From personal stories to global statistics, suicide is on the rise. What can we do about that?
There were days — weeks even — when I wanted to die.
I would stand at the edge of the subway train platform and half hope that someone would push me into the path of the subway so that I didn’t have to do it, and somebody else snapped a photo so they would have a cool cover story for The New York Post.
My job was failing. I felt like a failure there. My friendships were waning, I felt like I knew nobody (even though I had plenty). Girlfriend, non-existent or pretty much non-existent. Career direction? Not sure. My culinary skills? Floundering every day (not that I take too much pride in that, but still). Guy Fieri would have been proud but fuck Guy Fieri and his cheeseburger eatin’ ass.
I had so much of my identity wrapped up in things I couldn’t control that if one of them started to look shaky — or, shit, in this case, all of them — the pillars that consisted of my life would start crumbling down under my feet and the fallout would generally be devastating.
So there I was, lethargically moving throughout my day and my week, from home to work, from work to home, from work to bars, from bars to dates, from dates to home.
I remember one time, back in October 2013 when I was working at Singleplatform and things weren’t going well — job-wise — and I was panicked the entire month because I was 100% certain I was going to get fired because I just couldn’t hack it at sales and everyone was like, dude don’t worry but I was freaking the fuck out because I’d just signed a year-long lease in September, and it was October. And it was expensive, too. $1500/month. I was thinking, why couldn’t I just wait a little bit longer!? And really, did we need this apartment?
And then I made it — on the last day of the month, I essentially saved my job by throwing the equivalent of a Sales-Mary. I was elated. I think that night we went to go party at Terminal 5 for Halloween and Holy Ghost was playing and it was a sick show. And all I could think about was holy shit, I can’t believe I did that. I can’t believe I made it.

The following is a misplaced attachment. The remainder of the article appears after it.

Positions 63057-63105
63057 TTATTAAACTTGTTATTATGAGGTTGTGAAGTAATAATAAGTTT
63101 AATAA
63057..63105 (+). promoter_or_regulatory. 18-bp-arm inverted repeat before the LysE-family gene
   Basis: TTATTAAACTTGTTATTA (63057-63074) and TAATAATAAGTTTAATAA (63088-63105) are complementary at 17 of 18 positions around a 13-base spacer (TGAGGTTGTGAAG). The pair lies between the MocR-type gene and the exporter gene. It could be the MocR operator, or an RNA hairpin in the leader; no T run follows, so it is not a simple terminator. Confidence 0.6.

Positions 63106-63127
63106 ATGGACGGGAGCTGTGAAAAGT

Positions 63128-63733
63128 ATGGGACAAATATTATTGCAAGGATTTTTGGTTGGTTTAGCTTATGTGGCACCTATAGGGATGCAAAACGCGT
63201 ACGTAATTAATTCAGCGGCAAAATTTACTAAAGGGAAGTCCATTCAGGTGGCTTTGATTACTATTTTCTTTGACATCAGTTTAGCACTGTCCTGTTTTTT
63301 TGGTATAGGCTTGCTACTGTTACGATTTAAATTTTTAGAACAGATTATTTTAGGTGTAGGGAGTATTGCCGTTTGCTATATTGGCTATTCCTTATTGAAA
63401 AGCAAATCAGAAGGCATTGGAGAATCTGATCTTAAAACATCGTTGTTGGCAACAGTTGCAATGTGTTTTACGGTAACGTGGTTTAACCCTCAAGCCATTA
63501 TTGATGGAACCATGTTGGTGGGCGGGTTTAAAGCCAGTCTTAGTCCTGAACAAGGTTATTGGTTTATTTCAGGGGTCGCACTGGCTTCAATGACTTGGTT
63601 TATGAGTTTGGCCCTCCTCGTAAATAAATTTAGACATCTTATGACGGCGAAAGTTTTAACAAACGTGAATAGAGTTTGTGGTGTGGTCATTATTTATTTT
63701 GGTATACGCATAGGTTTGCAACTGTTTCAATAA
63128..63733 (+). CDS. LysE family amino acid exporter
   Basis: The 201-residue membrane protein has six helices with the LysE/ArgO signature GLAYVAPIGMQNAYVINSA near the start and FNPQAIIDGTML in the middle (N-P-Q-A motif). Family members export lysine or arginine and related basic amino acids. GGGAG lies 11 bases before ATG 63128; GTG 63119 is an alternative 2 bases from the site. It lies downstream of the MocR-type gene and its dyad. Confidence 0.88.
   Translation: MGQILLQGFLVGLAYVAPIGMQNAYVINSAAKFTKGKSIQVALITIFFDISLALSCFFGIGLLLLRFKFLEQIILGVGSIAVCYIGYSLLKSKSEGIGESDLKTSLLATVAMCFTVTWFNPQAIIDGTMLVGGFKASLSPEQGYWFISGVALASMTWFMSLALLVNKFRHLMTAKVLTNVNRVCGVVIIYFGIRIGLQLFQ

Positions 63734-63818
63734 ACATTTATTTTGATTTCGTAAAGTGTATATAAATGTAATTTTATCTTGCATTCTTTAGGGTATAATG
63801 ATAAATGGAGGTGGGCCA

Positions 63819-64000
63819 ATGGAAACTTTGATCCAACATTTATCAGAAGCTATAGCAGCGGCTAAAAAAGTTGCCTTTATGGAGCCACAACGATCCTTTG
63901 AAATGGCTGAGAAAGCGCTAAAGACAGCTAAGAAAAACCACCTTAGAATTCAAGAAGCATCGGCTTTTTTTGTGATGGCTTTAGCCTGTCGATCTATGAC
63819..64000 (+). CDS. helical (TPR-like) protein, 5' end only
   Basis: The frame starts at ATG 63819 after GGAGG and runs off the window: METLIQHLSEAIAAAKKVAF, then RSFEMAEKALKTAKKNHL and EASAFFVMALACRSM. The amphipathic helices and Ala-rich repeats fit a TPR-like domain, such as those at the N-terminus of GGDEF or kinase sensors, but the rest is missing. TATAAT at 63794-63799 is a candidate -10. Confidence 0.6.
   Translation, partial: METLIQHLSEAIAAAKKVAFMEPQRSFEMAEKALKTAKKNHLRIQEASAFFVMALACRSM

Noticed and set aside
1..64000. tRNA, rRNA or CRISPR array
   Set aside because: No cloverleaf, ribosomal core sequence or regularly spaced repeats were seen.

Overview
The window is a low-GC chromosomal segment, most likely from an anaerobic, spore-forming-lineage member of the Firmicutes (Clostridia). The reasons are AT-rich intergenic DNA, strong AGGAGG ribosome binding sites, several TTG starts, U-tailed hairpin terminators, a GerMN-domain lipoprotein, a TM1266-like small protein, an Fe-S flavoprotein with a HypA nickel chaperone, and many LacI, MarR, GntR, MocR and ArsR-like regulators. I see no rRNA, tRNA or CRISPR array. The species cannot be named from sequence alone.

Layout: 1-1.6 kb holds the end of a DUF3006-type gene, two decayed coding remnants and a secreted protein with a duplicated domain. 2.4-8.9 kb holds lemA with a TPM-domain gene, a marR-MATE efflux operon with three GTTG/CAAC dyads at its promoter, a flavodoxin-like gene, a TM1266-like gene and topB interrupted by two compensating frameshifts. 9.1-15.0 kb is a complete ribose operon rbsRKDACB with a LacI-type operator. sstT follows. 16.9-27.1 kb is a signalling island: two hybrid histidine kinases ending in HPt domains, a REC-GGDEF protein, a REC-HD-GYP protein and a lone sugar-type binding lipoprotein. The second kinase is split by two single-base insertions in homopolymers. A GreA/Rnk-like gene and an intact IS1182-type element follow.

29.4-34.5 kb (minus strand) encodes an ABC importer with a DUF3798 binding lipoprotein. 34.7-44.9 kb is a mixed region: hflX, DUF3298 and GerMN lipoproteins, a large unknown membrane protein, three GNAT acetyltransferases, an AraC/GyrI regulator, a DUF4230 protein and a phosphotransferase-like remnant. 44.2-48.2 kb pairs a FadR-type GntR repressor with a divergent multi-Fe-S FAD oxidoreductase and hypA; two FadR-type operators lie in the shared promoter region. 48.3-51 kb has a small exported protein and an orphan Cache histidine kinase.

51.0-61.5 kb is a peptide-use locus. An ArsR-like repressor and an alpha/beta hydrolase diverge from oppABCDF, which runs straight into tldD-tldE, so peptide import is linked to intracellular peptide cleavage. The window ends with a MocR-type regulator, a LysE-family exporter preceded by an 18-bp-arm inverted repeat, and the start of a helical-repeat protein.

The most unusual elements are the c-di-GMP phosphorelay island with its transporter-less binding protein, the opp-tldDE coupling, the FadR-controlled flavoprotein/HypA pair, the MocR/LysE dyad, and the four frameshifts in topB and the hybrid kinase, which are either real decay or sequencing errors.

So it was strange when, a few months later, I was at the top of my game and dominating a new position at the same company, and I felt way worse than I’d ever had that month in October. My job was going well. I was dating someone.
But I felt stuck. I was like is this it?
This is it. Huh.
So I wanted to move. I told someone I was seeing at the time that I wanted to move to Denver. I think that’s a dumb thing to tell anyone, especially someone you’re seeing. I wasn’t very serious about it at the time, but I felt like anywhere would’ve been better than here. Something drastic.
Within four months, I’d made the decision that I was going to move there, to Denver. I started saving pretty much all of my paychecks so that I had enough to travel for a bit and then head out there. Nothing crazy, just enough.
And then I moved.
Since then, I’ve probably regretted the decision about a half-a-dozen times, asked myself how stupid are you!? and said all sorts of silly, self-defeating things.
But honestly, I feel like a huge pressure valve has been relieved from my life. I’m not constantly working my face off because of peer pressure and expectations. In fact, I feel like I work much harder than I ever did in New York even though I’m working way, way less.
Smart? Not hard.
And it’s been a while since I’ve ever seriously considered anything rash.
Failure is healthy.
In her University of Pennsylvania dorm room, she wrote the first of two notes to outsiders, in an effort to help them understand what she was going through:
“I don’t know who I am anymore. trying. trying. trying… I’m sorry. I love you … sorry again … sorry again … sorry again … How did this happen?”
And in the second, accompanied by gifts to family members, she continued:
“I thought how unpleasant it is to be locked out, and I thought how it is worse perhaps to be locked in. For you mom … the necklaces … For you, Nana & Papa … Gingersnaps (always reminds me of you) … For you Ingrid … The Happiness Project. And Dad … the Godiva chocolate truffles. I love you all … I’m sorry. I love you.”